If you can kiss your elbow…

 

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Kylie and I were puttering around the house doing this and that and chatting away as we usually do. There is an ease to our conversations that pleases me.  We talk of the everyday and things of the future, particularly the much-anticipated swim party she will have for her birthday near the end of the summer. We talk of simple things and silly things and important things and sometimes things magical.

“When I was a little girl my grandmother told me that if I could kiss my elbow I would turn into a boy.”  I don’t remember what sparked this particular memory, but it still amuses me and thought it might amuse her as well.

“What??  Why did she tell you THAT?”  Not the response I’d expected.

“I don’t know.  But I tried and tried to kiss my elbow to see if it were true.”

“You wanted to be a boy???” this very girly-girl incredulously asks.

“I guess maybe I thought boys had more fun.  Or maybe I just wanted to see if it would work.  I suppose I believed that if turned into a boy I could kiss my elbow again and turn back into a girl…I don’t know…”   I tried to explain.

But even before the words had all escaped my lips, my brain realized that this conversation could have an entirely different meaning to this child if she is even remotely aware of what is happening in our world today.  Oh dear.  Do I just leave it alone, a little story that means nothing, hopeful that she will not remember?  I must say I was tempted to do exactly that.

What do you say to an eight year old about the headlines and the new stories when gender reassignment is now a reality rather than an impossibility?  I was wishing I’d never told the silly little story.  Without too many complex details, what do I tell her?  What do I really want her to know?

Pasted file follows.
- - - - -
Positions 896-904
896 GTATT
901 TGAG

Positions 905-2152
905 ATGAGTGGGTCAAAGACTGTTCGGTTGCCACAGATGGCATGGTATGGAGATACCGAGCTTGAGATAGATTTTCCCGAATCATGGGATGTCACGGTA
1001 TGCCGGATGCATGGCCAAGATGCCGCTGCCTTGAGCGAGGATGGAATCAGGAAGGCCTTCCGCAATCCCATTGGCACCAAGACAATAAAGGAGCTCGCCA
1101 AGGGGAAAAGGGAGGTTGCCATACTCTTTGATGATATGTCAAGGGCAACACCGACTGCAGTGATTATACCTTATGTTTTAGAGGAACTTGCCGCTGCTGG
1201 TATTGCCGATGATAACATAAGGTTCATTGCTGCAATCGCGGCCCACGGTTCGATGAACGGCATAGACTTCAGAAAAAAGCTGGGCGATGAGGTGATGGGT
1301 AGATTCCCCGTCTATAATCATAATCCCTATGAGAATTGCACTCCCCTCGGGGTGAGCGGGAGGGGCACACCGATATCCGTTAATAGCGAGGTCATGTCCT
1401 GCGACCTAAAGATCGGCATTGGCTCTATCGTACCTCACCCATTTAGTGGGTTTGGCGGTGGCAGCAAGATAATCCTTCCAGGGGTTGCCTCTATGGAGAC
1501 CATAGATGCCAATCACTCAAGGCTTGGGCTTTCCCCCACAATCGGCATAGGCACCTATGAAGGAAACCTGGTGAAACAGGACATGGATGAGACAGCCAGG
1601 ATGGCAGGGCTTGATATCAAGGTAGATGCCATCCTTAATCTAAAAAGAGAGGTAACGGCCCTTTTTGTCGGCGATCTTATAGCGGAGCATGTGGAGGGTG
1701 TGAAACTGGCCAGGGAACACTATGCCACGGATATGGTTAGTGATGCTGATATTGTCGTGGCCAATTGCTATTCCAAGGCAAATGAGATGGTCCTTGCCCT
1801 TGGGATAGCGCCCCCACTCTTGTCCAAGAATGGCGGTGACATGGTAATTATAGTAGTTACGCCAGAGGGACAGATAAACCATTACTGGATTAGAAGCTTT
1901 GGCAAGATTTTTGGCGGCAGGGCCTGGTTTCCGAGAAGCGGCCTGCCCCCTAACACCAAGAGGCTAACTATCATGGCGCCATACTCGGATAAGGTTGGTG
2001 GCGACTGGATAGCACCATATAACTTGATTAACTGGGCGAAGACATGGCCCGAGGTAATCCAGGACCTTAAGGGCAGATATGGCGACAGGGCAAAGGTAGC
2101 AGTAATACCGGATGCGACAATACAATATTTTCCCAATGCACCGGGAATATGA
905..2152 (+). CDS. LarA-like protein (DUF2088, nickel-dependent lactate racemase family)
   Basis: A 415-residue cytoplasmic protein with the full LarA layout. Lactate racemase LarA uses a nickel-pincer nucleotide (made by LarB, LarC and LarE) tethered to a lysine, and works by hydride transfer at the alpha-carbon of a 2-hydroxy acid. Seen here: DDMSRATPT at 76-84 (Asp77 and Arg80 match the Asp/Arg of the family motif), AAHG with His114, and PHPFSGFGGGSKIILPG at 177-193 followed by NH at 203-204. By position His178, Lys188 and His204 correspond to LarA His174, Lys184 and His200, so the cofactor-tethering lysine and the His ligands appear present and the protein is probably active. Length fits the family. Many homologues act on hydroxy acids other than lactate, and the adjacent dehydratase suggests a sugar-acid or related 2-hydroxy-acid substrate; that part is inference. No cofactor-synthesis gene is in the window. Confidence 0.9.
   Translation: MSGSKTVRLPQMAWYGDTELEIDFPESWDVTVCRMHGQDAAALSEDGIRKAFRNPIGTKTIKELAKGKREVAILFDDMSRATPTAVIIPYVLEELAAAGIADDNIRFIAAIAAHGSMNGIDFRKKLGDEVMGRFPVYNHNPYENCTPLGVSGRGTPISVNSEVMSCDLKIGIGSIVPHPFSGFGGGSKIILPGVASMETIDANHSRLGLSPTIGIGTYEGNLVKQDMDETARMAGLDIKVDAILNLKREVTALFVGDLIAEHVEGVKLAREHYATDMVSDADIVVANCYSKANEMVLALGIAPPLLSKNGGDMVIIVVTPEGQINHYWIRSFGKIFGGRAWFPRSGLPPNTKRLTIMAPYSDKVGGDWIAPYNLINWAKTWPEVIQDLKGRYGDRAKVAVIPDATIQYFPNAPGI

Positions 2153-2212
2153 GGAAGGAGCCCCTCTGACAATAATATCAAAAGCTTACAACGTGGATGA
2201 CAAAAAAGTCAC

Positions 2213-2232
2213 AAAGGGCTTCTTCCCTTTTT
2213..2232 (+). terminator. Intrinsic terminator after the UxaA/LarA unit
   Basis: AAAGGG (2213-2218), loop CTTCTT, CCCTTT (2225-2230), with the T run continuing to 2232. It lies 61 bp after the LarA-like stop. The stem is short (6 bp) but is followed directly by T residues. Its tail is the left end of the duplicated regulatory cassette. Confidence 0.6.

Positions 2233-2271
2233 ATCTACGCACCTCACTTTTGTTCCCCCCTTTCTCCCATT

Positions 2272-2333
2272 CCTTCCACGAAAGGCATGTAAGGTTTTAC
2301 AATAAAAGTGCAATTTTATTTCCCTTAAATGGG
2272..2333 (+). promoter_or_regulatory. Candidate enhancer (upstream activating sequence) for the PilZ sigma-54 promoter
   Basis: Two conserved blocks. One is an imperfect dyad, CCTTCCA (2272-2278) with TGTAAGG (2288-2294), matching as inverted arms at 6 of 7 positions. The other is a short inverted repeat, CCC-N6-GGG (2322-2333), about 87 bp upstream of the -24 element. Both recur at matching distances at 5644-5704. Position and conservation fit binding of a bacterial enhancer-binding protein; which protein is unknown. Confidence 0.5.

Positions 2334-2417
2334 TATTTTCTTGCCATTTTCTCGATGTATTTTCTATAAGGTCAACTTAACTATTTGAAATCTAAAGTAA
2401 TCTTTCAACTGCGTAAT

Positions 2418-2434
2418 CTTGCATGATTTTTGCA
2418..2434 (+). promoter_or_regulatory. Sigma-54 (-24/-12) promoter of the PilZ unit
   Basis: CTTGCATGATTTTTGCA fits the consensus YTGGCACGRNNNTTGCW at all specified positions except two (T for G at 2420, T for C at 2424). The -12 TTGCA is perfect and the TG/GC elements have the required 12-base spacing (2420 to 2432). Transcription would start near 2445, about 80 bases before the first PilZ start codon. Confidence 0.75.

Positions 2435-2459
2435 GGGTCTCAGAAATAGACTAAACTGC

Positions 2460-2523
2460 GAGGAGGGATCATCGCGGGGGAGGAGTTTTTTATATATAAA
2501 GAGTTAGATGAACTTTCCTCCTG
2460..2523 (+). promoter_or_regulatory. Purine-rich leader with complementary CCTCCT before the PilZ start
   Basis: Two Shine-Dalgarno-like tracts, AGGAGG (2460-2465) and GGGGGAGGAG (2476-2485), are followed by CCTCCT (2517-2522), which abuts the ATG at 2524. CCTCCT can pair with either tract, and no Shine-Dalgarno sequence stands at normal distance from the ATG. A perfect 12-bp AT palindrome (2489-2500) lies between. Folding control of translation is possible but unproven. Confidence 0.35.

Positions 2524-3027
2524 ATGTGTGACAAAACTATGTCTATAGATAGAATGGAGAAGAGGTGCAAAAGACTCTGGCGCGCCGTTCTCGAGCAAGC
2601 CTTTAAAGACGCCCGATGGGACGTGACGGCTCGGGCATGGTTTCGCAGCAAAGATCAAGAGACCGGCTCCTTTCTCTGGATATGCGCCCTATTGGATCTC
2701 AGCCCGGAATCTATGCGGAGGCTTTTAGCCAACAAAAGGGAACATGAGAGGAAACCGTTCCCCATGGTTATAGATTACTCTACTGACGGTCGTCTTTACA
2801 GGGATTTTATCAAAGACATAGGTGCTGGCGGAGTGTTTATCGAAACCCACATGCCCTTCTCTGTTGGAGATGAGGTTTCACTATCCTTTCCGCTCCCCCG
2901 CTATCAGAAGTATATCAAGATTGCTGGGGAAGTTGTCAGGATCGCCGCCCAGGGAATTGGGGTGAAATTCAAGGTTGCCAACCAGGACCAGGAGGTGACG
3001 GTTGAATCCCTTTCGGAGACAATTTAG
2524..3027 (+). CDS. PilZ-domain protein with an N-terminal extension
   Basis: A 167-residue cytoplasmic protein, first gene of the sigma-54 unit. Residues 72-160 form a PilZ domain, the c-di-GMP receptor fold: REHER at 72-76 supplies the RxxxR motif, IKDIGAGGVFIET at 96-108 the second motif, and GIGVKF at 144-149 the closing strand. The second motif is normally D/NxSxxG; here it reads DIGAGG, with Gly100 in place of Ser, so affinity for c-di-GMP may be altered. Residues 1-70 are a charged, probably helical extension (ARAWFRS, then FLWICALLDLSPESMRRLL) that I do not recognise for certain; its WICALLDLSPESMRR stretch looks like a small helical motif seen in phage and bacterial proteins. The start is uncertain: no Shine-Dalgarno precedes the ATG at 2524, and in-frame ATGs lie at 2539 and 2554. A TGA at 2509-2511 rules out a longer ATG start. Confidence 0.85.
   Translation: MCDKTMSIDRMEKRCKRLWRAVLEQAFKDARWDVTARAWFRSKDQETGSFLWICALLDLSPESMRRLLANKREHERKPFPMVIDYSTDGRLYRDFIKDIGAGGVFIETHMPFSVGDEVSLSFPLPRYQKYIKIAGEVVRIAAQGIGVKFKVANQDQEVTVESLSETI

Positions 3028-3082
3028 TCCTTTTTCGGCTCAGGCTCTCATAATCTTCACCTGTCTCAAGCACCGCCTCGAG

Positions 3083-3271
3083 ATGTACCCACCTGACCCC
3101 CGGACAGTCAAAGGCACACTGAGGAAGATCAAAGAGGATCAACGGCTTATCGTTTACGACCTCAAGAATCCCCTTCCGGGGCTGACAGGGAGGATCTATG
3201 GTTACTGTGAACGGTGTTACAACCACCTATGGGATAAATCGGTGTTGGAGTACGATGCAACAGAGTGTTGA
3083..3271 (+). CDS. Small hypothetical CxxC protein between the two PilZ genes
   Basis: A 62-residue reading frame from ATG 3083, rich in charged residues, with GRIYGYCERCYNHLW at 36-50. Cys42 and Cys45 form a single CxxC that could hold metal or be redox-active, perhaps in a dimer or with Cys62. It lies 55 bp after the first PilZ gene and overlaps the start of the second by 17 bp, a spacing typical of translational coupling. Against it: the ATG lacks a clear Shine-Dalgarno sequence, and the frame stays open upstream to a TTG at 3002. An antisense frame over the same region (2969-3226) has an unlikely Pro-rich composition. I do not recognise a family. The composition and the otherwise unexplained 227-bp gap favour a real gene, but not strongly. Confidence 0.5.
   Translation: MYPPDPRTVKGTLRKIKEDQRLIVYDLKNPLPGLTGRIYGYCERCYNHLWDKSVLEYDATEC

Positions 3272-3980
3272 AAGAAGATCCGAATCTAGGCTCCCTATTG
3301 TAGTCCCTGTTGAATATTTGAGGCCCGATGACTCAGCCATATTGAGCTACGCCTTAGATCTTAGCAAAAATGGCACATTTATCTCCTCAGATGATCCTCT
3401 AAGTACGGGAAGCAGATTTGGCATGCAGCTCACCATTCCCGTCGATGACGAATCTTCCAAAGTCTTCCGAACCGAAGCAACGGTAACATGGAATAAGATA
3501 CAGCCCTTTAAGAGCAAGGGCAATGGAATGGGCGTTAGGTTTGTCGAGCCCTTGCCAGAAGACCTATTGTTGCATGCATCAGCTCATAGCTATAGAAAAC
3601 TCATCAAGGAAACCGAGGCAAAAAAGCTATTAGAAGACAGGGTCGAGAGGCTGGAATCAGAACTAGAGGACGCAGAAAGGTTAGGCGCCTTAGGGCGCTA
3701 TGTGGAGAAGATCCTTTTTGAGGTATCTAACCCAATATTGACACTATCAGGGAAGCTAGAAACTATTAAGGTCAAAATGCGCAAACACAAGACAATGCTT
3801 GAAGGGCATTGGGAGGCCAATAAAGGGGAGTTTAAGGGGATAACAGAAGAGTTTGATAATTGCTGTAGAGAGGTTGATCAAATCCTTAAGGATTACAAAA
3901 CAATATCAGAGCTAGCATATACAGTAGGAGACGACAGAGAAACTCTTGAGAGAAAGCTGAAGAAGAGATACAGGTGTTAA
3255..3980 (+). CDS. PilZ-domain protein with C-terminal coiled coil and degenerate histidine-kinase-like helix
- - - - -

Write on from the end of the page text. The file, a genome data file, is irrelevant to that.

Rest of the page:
I want her to know that she is loved.  No matter what.

I want her to know that God knew her before her body was ever formed in her mother’s womb and that He has amazing plans for her life.

I want her to know that it is possible to live with God as the greatest influence in her life.

I want her to know that it is not the body that defines who she is, but rather her heart.

I want her to know that she will find her true identity in who He says she is.

I want her to know how to love others.  No matter what.

So I took the time to plant some seeds.  Seeds of love.  Seeds of confidence.  Seeds of truth.  Seeds of identity.  Seeds of trust.  Will she have questions about who she is as she grows up?  More than likely. Will she face struggles of confidence or fears?  Perhaps.  But I plan to be keep watering those seeds and teaching her how to find her answers in Him.

Jesus once asked His disciples, “Who do you say that I am?”  Not because He was confused, but had they received the revelation?  Did they really know His true identity?  Peter did and Jesus immediately told him that he could not have known except by the Holy Spirit.

The world is full of seeds.  Seeds of confusion.  Seeds of doubt.  Seeds of fear.  Seeds of hopelessness. It is a roller-coaster ride if this is our source of identification.  In our search for significance and the discovery of who we are, are we asking the right question of the right One?  We cannot truly know who we were created to be without His Spirit giving us revelation.

This is where we find the unshakable confidence in who we are.  This is where He reveals the purpose for our lives.  This is where our identities lie – in who He says we are.  But this is also where we lay down our own opinions and ideas.  This is where we abandon ourselves to whatever He wills, believing in His goodness and perfection.  This is where we die to self in order to experience really living.

Dare we ask of Him, “Who do You say that I am?

 

If you can kiss your elbow…” was written by Kay Stinnett and first appeared on http://www.ourpassionatepurpose.com

Photograph by Kay Stinnett and cannot be used without permission.

 

 

 

 

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